and the responses thereto, making this matter fully ripe for
this Court's review.
Motion to Dismiss alleges that the Complaint fails federal
pleading standards and should be dismissed, under Rule 12 of
the Federal Rules of Civil Procedure, for failure to state a
claim upon which relief can be granted. Fed.R.Civ.P. 12. Rule
8 requires that a complaint include a "short and plain
statement" demonstrating that the claimant is entitled
to relief. Fed R. Civ. P. 8. To survive a Rule 12(b)(6)
motion, a complaint must include "enough facts to state
a claim to relief that is plausible on its face, "
Bell Atl. Corp. v. Twombly, 550 U.S. 544, 570
(2007). "A claim has facial plausibility when the
plaintiff pleads factual content that allows the court to
draw the reasonable inference that the defendant is liable
for the misconduct alleged." Ashcroft v. Iqbal,
556 U.S. 662, 663 (2009). As a corollary, allegations absent
supporting facts are not entitled to this presumption of
veracity. Id. at 681.
evaluating a motion to dismiss, the Court must take all of
the well-pled factual allegations as true. Id. at
664. However, "threadbare recitals of the elements of a
cause of action, supported by mere conclusory statements, do
not suffice." Id. at 663. And, the Court's
duty to accept the factual allegations in the complaint as
true does not require it to ignore specific factual details
"in favor of general or conclusory allegations."
Griffin Indus., Inc. v. Irvin, 496 F.3d 1189,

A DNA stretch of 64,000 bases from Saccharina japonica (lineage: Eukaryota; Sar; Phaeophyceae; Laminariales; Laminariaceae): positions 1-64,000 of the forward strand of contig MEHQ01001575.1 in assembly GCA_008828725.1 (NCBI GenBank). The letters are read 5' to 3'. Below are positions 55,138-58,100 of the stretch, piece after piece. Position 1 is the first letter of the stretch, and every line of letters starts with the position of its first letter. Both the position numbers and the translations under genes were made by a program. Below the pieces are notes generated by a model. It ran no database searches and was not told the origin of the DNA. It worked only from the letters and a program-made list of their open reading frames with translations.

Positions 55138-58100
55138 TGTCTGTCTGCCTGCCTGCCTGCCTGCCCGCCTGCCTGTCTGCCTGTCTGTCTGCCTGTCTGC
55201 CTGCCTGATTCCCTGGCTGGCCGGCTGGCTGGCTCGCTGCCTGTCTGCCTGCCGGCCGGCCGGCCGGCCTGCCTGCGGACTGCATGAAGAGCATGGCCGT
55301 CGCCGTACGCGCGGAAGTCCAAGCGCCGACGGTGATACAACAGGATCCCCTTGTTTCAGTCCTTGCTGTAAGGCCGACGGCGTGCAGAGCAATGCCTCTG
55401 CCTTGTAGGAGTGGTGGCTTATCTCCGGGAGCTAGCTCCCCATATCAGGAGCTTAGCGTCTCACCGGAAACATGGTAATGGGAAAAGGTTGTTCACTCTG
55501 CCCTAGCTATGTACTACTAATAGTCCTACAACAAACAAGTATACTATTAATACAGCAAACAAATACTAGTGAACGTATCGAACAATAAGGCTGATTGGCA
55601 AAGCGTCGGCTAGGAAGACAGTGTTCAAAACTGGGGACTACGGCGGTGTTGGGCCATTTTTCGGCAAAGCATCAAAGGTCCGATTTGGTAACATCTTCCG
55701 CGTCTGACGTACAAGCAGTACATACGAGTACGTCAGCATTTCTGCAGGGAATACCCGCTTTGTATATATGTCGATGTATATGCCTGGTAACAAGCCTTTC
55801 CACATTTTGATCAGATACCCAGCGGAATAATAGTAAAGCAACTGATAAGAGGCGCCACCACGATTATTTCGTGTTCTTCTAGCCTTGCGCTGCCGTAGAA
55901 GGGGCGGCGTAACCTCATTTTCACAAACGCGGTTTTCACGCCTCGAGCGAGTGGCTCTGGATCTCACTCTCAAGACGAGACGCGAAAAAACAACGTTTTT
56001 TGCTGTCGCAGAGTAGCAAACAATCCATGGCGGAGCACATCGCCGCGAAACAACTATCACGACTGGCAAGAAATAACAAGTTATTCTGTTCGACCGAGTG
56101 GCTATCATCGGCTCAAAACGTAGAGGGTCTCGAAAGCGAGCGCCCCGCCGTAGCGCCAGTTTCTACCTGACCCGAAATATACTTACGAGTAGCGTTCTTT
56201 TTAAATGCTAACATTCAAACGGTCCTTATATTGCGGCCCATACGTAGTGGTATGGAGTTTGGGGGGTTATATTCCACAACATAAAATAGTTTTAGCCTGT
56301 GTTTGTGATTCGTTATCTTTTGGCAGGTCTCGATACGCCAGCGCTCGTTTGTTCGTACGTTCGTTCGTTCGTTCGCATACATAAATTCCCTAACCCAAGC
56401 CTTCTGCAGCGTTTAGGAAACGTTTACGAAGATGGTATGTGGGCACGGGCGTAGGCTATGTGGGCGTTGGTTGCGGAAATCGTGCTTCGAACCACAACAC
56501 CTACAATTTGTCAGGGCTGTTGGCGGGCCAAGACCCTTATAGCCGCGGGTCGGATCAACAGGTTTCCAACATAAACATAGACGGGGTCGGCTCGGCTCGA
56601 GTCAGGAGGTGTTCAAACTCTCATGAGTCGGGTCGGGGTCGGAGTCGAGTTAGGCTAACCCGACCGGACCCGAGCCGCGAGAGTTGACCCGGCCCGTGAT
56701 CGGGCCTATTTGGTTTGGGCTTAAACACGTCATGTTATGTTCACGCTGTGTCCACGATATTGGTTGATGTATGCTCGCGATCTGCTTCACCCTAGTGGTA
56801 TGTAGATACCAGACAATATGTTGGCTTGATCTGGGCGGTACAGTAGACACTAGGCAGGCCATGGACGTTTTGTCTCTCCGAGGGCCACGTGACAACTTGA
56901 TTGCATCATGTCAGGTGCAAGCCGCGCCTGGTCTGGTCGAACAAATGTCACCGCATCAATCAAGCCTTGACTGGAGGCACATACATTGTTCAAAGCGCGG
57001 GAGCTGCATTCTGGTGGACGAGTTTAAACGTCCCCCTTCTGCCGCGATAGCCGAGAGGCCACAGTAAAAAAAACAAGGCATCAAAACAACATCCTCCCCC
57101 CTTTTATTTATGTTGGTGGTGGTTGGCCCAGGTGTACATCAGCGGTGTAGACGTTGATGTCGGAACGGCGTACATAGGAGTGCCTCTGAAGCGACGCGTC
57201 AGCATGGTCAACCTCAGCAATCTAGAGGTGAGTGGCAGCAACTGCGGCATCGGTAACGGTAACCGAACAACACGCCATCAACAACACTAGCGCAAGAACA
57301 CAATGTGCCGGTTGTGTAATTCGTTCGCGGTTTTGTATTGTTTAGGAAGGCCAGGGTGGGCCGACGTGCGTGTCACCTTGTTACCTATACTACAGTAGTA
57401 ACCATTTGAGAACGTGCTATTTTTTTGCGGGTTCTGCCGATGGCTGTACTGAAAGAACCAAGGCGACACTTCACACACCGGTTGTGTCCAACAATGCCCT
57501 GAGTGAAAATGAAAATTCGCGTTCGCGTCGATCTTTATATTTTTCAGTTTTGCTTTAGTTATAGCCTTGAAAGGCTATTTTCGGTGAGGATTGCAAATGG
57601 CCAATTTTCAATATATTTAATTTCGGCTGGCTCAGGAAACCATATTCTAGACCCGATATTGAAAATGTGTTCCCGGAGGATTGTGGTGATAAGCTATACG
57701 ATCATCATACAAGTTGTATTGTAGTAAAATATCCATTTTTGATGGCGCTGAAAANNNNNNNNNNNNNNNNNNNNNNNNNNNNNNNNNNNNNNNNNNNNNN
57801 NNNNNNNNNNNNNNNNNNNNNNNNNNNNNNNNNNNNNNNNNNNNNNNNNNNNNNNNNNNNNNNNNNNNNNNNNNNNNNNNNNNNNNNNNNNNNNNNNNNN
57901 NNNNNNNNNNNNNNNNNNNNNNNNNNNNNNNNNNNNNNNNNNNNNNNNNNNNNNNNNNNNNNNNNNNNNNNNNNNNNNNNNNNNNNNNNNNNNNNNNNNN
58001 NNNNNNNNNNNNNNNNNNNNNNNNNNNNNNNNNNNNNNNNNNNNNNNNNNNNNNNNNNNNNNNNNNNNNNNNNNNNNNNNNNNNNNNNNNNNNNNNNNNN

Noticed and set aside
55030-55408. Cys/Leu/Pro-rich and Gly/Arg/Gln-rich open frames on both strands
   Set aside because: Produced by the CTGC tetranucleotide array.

1205-06 (11th Cir. 2007). The Court must dismiss a complaint
that does not present a plausible claim demonstrating
entitlement to relief.
first alleges that, by including unincurred estimated fees in
the reinstatement letters, Defendant violated the Florida
Deceptive and Unfair Trade Practices Act (FDUPTA).
state a claim under FDUTPA, a plaintiff must allege that a
deceptive or unfair practice occurred in the course of trade
or commerce. Benjamin v. CitiMortgage, Inc., No.
12-62291-CIV, 2013 WL 1891284, at *4 (S.D. Fla. May 6, 2013)
(citing Rollins, Inc. v. Butland,951 So.2d 860, 869
(Fla. 2d DCA 2006)). FDUPTA defines trade or commerce as
"advertising, soliciting, providing, offering, or
distributing, whether by sale, rental, or otherwise, of any
good or service, or any property, whether tangible or
intangible, or any other article, commodity, or thing of
value, wherever situated." Fla. Stat. Ann. §
501.203(8) (2016). An FDUPTA claim cannot be asserted against
a defendant who is simply collecting a debt. Williams v.
Nationwide Credit, Inc.,890 F.Supp.2d 1319, 1321 (S.D.
Fla. 2012) ("Several courts have held that debt
collection activities are not "trade or commerce"
for FDUTPA purposes.") (citing State v. Shapiro
& Fishman, LLP,59 So.3d 353, 355-57 (Fla. 4th DCA
2011); Law Office of David J. Stern, P.A. v. State,83 So.3d 847, 849-50 (Fla. 4th DCA 2011); Kelly v.
Palmer, Reifler & Assocs., P.A.,681 F.Supp.2d 1356,
1371-77 (S.D.Fla.2010); Trent v. Mortgage Electronic
Registration Sys., Inc.,618 F.Supp.2d 1356, 1365 n. 12
(M.D.Fla.2007)). Courts have thus repeatedly found that
"the 'trade and commerce' requirement is often
not met in cases dealing with borrowers alleging FDUPTA
claims against their mortgage servicers." Bank of